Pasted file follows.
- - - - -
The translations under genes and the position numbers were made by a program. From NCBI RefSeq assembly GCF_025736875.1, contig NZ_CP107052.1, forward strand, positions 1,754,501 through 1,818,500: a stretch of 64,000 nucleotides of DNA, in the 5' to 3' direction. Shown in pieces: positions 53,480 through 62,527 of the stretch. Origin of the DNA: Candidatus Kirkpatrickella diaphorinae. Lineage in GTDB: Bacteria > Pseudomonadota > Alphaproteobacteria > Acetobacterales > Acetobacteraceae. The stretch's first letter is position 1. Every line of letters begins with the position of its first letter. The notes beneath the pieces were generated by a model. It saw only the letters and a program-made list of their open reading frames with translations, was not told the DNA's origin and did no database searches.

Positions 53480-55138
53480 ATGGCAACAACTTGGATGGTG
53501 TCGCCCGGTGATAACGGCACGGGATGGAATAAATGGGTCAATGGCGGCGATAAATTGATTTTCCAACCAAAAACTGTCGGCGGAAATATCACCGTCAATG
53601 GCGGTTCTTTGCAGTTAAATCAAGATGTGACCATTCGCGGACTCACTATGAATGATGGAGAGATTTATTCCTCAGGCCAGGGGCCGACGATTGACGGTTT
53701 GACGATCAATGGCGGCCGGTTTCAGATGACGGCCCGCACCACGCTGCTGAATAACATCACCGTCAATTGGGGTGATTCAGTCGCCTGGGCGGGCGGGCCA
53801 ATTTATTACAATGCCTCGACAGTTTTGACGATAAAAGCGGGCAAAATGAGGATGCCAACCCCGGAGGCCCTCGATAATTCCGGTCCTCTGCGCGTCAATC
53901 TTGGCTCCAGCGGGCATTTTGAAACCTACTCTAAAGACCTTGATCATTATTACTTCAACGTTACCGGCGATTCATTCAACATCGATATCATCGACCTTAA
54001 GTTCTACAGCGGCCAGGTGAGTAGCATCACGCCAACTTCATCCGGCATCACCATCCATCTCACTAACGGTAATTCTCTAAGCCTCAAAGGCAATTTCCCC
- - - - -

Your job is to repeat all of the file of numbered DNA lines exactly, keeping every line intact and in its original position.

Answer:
The translations under genes and the position numbers were made by a program. From NCBI RefSeq assembly GCF_025736875.1, contig NZ_CP107052.1, forward strand, positions 1,754,501 through 1,818,500: a stretch of 64,000 nucleotides of DNA, in the 5' to 3' direction. Shown in pieces: positions 53,480 through 62,527 of the stretch. Origin of the DNA: Candidatus Kirkpatrickella diaphorinae. Lineage in GTDB: Bacteria > Pseudomonadota > Alphaproteobacteria > Acetobacterales > Acetobacteraceae. The stretch's first letter is position 1. Every line of letters begins with the position of its first letter. The notes beneath the pieces were generated by a model. It saw only the letters and a program-made list of their open reading frames with translations, was not told the DNA's origin and did no database searches.

Positions 53480-55138
53480 ATGGCAACAACTTGGATGGTG
53501 TCGCCCGGTGATAACGGCACGGGATGGAATAAATGGGTCAATGGCGGCGATAAATTGATTTTCCAACCAAAAACTGTCGGCGGAAATATCACCGTCAATG
53601 GCGGTTCTTTGCAGTTAAATCAAGATGTGACCATTCGCGGACTCACTATGAATGATGGAGAGATTTATTCCTCAGGCCAGGGGCCGACGATTGACGGTTT
53701 GACGATCAATGGCGGCCGGTTTCAGATGACGGCCCGCACCACGCTGCTGAATAACATCACCGTCAATTGGGGTGATTCAGTCGCCTGGGCGGGCGGGCCA
53801 ATTTATTACAATGCCTCGACAGTTTTGACGATAAAAGCGGGCAAAATGAGGATGCCAACCCCGGAGGCCCTCGATAATTCCGGTCCTCTGCGCGTCAATC
53901 TTGGCTCCAGCGGGCATTTTGAAACCTACTCTAAAGACCTTGATCATTATTACTTCAACGTTACCGGCGATTCATTCAACATCGATATCATCGACCTTAA
54001 GTTCTACAGCGGCCAGGTGAGTAGCATCACGCCAACTTCATCCGGCATCACCATCCATCTCACTAACGGTAATTCTCTAAGCCTCAAAGGCAATTTCCCC